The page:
Healthcare Honesty

by Chidem Kurdas

Cost savings from Medicare are claimed as one of the major sources of finance for the new medical entitlement program making its way through Congress, a claim that is astonishing in its brazen disregard of history.

President Obama talks about eliminating waste and inefficiency in Medicare, then turns around and reassures people there won’t be any Medicare cuts.  The savings are to come entirely from making Medicare more efficient and paying only for quality service. This notion is not new. It’s been around a long time.  Medicare, from its inception in 1965, has been a bottomless pit where money silently disappears into the coffers of the medical-industrial complex. There’s been attempts over the decades to control costs, using a variety of methods.

In the 1990s, when health management organizations slowed down the growth of private medical spending, Congress enacted a law to apply managed care to Medicare. “The program was authorized by the Balanced Budget Act of 1997 with the intent of expanding health care options to Medicare beneficiaries by savings generated through what advocates assumed would be the efficiencies of managed care,” says a 2001 report.

Savings to be used to expand services—sounds familiar. Well, the efficiencies did not materialize. Managed care can be  an effective cost containment and quality control method in private settings, but in the Medicare setting it added to spending. The government demanded that HMOs provide a wide range of additional services to Medicare beneficiaries, which increased the cost. So the managed care option became more expensive than traditional Medicare.

In response, payments to managed care providers were reduced, but that caused HMOs to leave the program. Beneficiaries then moved to fee-for-service options that cost more  than managed care.  Given this precedent, it is hard to take seriously the claim that new entitlements will in part be paid for by savings.

But there’s a simple way supporters of the bill can prove they’re sincere—make the spending on the new program conditional on the savings.  If indeed money is wrung out of the colossal Medicare budget, then it can be allocated to the proposed system of subsidies. If not, the new entitlements are no go. The current batch of  reformers sound so sure they will achieve savings that they should have no objection to making the new package conditional on that outcome. Let the savings come, let the waste be eliminated.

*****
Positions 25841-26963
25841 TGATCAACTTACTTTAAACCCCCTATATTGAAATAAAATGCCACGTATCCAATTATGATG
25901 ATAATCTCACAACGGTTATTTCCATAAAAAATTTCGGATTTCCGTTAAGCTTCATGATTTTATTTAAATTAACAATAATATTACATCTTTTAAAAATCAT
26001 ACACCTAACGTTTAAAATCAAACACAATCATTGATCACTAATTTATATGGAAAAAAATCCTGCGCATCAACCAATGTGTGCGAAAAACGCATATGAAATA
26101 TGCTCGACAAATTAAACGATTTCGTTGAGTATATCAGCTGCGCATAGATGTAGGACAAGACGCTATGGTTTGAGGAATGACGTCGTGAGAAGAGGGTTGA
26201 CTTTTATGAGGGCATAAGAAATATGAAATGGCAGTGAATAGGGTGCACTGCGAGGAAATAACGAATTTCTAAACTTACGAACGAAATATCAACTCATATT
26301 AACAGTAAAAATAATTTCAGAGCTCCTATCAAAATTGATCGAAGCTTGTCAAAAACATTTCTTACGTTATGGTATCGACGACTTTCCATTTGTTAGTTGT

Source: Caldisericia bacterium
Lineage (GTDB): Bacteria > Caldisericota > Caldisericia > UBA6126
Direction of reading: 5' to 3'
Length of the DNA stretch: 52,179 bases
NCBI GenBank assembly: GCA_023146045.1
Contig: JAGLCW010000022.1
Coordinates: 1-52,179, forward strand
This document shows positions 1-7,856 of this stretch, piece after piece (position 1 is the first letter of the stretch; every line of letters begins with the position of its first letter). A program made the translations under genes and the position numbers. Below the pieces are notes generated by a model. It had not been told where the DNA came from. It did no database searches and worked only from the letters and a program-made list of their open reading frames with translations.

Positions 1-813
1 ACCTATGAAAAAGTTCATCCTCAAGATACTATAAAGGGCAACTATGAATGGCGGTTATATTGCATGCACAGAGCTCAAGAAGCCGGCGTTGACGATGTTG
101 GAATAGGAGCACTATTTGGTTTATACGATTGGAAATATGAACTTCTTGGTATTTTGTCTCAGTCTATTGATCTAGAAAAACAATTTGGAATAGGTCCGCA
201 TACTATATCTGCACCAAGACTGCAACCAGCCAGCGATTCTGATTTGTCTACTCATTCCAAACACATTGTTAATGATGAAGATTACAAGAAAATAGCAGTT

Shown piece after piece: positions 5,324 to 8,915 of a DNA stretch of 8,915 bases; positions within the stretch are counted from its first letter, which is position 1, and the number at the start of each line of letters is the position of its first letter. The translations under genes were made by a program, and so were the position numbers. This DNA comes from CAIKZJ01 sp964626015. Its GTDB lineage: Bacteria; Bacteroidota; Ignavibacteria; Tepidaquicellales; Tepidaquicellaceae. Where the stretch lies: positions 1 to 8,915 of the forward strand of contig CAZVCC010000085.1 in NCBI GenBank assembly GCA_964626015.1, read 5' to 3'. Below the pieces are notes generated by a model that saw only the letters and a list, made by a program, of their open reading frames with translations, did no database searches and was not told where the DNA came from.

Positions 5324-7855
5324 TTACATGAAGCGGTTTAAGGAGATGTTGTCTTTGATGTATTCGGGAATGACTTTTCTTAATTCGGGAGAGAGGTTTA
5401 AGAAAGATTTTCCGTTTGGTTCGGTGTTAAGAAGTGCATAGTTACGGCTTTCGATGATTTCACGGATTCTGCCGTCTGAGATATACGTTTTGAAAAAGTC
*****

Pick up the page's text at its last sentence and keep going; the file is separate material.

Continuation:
Ah, but the industries signing on expect to get goodies in return for supporting the bill. The reason they’re willing to promise to pitch in with savings is the expected revenue stream from taxpayer-supported new entitlements—-every dollar goes to someone’s pocket, however obscured from view.

Now that’s “the same old Washington game of bribes, backroom deals, profiteering and protectionism” that Michael Cannon describes.  By the way, Hillary Clinton and Mr. Obama were the two Presidential candidates that received the most donations from the healthcare industry.

Unlike fantasies about making Medicare efficient, the political class giving and receiving favors on the backs of the rest of us is all too real. No problem believing that.

5 thoughts on “Healthcare Honesty

  1. Another proposal, let’s make the ‘public option’ a self-funded option.

    If the gov’t is really that much better at running healthcare than the private sector or current non-profits like Kaiser; why not it a condition of providing a public option, that it be completely self-supported by premiums it charges.

    Make it a legal requirement, that premiums MUST cover costs for each fiscal year.

    … and to ensure the gov’t doesn’t bully doctors into accepting lower payouts … make it a law that doctors have to charge insurance companies the same it charges the gov’t for the public plan … no more, private insurance subsidizing public insurance.

  2. A piece of anecdotal evidence on efficiencies. I saw a commercial on TV that said: “Don’t try to solve the healthcare problem on the backs of the elderly.” In other words, no Medicare cuts. The elderly are a very strong political interest group. I’d like to see Obama make what the government is doing now (Medicare and Medicaid) more efficient BEFORE heading off into new territory. Won’t happen, I suspect.

  3. As evidence of Chidem’s points above, take a look at an article in today’s New York Times. Obama’s proposal to have a Medicare panel with more power to effect efficiencies than the current advisory panel has met all sorts of political resistance. See:

  4. There’s the additional issue that today’s Congress can’t really make any commitment for the future. No matter what the current bill requires, Congress can pass other legislation to supersede it. I’m not sure how any promise to be self-funding could be made binding.

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